Health and Social Care Committee workforce inquiry: recruitment, training and retention in health and social care

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The 2019 Conservative Party manifesto included pledges to deliver 50,000 more nurses, 6,000 GPs and 6,000 other primary care professionals. Two years on, no plan to address workforce shortages has been published, funding for the training and development of staff was conspicuous by its absence from the Spending Review and the measures in the Bill relating to workforce remain weak. 


  • The Covid-19 pandemic has exacerbated an existing workforce crisis in the NHS and social care. Significant workforce shortages and rates of turnover pose a grave risk to the recovery of services and quality of care, as well as the health and wellbeing of staff. Many staff will emerge from the pandemic in need of time and support to recover.
  • High levels of staff vacancies, sickness absence, turnover and work-related stress are having a damaging impact on staff. There is an urgent need to develop and sustain compassionate and inclusive workplace cultures that protect staff wellbeing and attract, retain, and sustain staff in their vocation to provide high-quality care. 
  • The NHS People Plan was the latest in a series of stop-gap measures that have failed to address the NHS workforce crisis. The case for a fully funded, multi-year health and social care workforce plan is overwhelming. 
  • The Health and Care Bill provides an opportunity to require the publication of regular, independently verified workforce projections to enable better workforce planning.
  • Manifesto pledges to recruit more GPs and primary care professionals are unlikely to be met. The key to addressing staff shortages in primary care is to move to a new model of general practice in which multidisciplinary teams draw on a range of health care professionals alongside GPs. This requires investment in capacity and leadership to support change.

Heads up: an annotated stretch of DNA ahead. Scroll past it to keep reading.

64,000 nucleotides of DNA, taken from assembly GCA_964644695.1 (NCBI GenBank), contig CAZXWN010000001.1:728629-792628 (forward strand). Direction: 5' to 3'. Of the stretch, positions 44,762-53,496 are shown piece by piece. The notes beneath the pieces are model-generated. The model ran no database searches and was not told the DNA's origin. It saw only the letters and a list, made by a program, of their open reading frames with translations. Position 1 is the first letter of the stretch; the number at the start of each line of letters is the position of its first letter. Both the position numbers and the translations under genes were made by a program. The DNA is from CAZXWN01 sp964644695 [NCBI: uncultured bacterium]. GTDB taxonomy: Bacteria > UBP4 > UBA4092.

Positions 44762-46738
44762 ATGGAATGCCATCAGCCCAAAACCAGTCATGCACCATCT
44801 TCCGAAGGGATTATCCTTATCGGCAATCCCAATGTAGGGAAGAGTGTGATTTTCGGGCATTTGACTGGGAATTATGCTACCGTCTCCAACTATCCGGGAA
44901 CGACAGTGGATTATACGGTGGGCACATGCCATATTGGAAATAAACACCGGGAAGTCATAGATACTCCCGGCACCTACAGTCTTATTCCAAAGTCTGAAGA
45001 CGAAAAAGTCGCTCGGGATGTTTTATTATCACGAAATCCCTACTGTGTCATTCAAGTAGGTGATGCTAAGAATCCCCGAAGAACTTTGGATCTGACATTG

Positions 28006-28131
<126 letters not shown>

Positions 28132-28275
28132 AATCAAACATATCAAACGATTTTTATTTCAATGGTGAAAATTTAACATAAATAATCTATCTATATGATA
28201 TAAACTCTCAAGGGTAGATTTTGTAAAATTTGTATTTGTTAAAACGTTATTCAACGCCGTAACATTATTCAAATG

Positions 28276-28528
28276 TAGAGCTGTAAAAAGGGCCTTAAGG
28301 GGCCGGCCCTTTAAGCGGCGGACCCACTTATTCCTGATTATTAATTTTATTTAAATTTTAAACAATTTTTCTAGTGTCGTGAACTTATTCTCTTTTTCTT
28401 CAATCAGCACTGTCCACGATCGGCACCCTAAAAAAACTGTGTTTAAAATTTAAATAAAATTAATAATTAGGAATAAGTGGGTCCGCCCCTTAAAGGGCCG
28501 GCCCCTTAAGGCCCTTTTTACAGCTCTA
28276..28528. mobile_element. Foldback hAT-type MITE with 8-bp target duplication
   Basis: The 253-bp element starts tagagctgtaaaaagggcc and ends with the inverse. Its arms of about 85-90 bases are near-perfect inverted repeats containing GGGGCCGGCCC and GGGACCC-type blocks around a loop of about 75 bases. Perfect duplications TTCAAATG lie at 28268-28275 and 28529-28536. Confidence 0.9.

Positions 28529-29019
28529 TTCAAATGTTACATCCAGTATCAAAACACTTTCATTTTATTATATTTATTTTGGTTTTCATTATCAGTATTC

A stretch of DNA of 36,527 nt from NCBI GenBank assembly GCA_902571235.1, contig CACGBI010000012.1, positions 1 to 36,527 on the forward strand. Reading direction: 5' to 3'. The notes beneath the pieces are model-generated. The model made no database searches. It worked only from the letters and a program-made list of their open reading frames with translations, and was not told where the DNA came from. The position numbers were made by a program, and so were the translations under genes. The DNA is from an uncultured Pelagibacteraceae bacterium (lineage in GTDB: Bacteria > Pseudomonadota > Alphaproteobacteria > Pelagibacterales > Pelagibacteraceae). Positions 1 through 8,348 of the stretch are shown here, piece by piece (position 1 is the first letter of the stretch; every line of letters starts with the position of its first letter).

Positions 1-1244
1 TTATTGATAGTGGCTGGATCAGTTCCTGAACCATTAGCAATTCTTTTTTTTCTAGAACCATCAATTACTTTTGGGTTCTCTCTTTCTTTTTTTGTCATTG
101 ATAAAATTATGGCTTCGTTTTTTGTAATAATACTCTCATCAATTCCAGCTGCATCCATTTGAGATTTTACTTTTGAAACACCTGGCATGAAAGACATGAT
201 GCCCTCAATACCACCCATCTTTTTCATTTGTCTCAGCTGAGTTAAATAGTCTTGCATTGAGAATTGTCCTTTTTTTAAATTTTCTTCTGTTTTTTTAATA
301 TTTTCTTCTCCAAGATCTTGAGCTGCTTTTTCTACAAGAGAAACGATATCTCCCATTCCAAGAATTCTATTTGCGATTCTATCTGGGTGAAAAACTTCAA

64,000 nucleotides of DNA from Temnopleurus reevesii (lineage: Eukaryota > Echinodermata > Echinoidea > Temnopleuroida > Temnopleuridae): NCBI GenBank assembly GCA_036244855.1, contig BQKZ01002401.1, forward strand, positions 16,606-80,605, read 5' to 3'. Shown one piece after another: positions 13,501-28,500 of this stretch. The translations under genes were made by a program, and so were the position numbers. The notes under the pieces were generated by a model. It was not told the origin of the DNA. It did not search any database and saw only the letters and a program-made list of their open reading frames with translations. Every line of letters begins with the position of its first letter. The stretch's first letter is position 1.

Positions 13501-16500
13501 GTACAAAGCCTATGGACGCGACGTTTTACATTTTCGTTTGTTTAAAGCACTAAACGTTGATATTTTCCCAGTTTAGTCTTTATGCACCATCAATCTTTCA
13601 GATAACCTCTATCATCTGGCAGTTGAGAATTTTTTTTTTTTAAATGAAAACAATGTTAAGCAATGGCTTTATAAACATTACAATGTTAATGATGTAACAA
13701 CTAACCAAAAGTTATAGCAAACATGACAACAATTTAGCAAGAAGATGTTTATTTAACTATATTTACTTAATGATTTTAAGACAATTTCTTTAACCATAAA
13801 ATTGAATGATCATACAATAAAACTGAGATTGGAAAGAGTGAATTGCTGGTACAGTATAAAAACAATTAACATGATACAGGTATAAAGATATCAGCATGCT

• Addressing workforce shortages in the NHS must not come at the expense of other parts of the system, including social care. Comprehensive reforms are needed to improve pay, terms and conditions in social care in order to overcome the current social care workforce crisis.


Madeleine St Clair

Retired, patient,
Comment date
01 June 2022

I wrote a paper ‘Primary care and multimorbidity - my thoughts’, below, for my local GP practice last year because I was so exhausted by negative experiences and by what seemed a lack of willingness to change or explore solutions. ( please note formatting has been lost, and I have replaced the name of the practice with an X)

I have multimorbidity and complex health needs. I have a rare, fluctuating and deteriorating neurological condition, and multiple neurodisabilities. I am under the care of 9 specialists including 3 professors who review me regularly.

I was struck by your statement
“ The key to addressing staff shortages in primary care is to move to a new model of general practice in which multidisciplinary teams draw on a range of health care professionals alongside GPs.” Not dissimilar to my solutions point 6 below.

Has any more work been done on this?

Primary care and multimorbidity- my thoughts

In general, I feel the current system is not geared up to deal with multimorbidity, people with complex needs, or people with disabilities. The structure, culture and attitudes need to change, as currently the system fails patients.

Contrary to the government’s latest intervention I don’t believe doing more of same is the answer. The old and existing ways of doing things just don’t work anymore. I feel doing things differently is the way forward.

My perception of the current system
At practice level:
This is a brief summary of my experience of X overall, and just to give examples as symptoms of a failing system, I don’t want get into the blame game here. Focussing on solutions is what is required